Mother Teresa lifted to sainthood
Religion News Service | 9/9/2016, 5:45 p.m.
The Rev. Vincent Druding, a priest from Church of the Assumption in Peekskill, N.Y., traveled to the Vatican for the canonization after making a personal pilgrimage to Kolkata to meet the nuns from the Missionaries of Charity, the order she founded.
The saint was born Agnese Gonxha Bojaxhiu of Albanian parents in Skopje in 1910 in what is now Macedonia. She became a nun as a teenager and moved to India in 1929, creating her own order of nuns in 1950.
Under her guidance, the order set up hundreds of shelters for the poor and needy around the world. There are now more than 4,500 nuns as well as priests and brothers from her order working in more than 130 countries, including Yemen, Australia, Venezuela, Guatemala and the United States.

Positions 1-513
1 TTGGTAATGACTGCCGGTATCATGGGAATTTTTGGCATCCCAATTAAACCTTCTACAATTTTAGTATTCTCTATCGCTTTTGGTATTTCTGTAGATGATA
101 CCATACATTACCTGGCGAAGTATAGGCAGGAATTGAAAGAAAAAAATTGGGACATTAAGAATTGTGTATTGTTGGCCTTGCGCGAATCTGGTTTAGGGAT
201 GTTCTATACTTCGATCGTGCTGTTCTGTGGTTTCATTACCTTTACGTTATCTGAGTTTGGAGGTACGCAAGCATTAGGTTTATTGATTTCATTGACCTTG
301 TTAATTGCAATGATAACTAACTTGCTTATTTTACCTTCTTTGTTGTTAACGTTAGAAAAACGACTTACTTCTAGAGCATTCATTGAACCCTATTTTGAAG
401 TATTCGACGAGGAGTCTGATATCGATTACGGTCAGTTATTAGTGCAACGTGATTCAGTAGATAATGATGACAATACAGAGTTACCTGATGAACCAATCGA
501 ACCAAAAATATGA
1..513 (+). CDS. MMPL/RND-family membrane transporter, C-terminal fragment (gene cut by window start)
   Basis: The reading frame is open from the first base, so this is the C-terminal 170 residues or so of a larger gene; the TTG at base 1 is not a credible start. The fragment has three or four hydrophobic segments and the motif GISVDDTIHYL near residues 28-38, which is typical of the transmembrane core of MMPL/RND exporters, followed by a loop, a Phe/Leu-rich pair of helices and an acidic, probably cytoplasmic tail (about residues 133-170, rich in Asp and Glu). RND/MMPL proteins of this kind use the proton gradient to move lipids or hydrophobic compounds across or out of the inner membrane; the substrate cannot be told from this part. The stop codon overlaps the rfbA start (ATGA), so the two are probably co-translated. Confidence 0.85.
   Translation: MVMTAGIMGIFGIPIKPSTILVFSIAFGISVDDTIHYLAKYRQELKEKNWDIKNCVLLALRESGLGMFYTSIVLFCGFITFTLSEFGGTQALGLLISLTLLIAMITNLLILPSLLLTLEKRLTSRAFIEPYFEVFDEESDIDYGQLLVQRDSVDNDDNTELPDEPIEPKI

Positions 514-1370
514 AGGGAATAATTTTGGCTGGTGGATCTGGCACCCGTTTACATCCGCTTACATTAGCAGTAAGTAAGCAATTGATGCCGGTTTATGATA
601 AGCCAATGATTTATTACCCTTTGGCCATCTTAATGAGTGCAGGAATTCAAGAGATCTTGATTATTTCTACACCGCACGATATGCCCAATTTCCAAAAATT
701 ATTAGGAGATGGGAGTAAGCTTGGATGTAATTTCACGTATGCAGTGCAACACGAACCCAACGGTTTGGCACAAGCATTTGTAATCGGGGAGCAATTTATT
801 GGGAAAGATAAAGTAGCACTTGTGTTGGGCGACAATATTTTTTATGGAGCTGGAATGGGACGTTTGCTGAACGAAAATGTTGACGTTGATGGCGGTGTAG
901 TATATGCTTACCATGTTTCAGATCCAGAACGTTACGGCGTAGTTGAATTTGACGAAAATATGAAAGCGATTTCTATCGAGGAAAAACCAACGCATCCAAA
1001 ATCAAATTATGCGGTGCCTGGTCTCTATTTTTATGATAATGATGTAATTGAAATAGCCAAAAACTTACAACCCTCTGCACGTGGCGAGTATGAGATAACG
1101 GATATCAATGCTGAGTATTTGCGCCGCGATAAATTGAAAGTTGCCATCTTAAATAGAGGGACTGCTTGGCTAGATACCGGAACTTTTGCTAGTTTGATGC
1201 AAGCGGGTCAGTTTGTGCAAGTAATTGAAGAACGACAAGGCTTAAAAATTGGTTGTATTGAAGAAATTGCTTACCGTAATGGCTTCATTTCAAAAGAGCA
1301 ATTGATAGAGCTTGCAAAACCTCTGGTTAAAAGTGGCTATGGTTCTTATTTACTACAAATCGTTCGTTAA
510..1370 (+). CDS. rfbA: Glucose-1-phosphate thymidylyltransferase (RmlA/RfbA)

Mother Teresa was credited with two miracles related to healing the ill. One of them, Marcilio Andrino of Brazil, unexpectedly recovered from a severe brain infection in 2008.
He and his wife, Fernanda, were in Rome to attend the canonization, which is considered a highlight of Pope Francis’ Holy Year of Mercy.
Mother Teresa’s worldwide reputation for service and sanctity so impressed St. John Paul II, a friend and pope when she died, that he waived the usual five-year waiting period and opened her cause for sainthood just two years after her death. Pope John Paul then beatified her — the second step toward formal recognition as a saint — in 2003.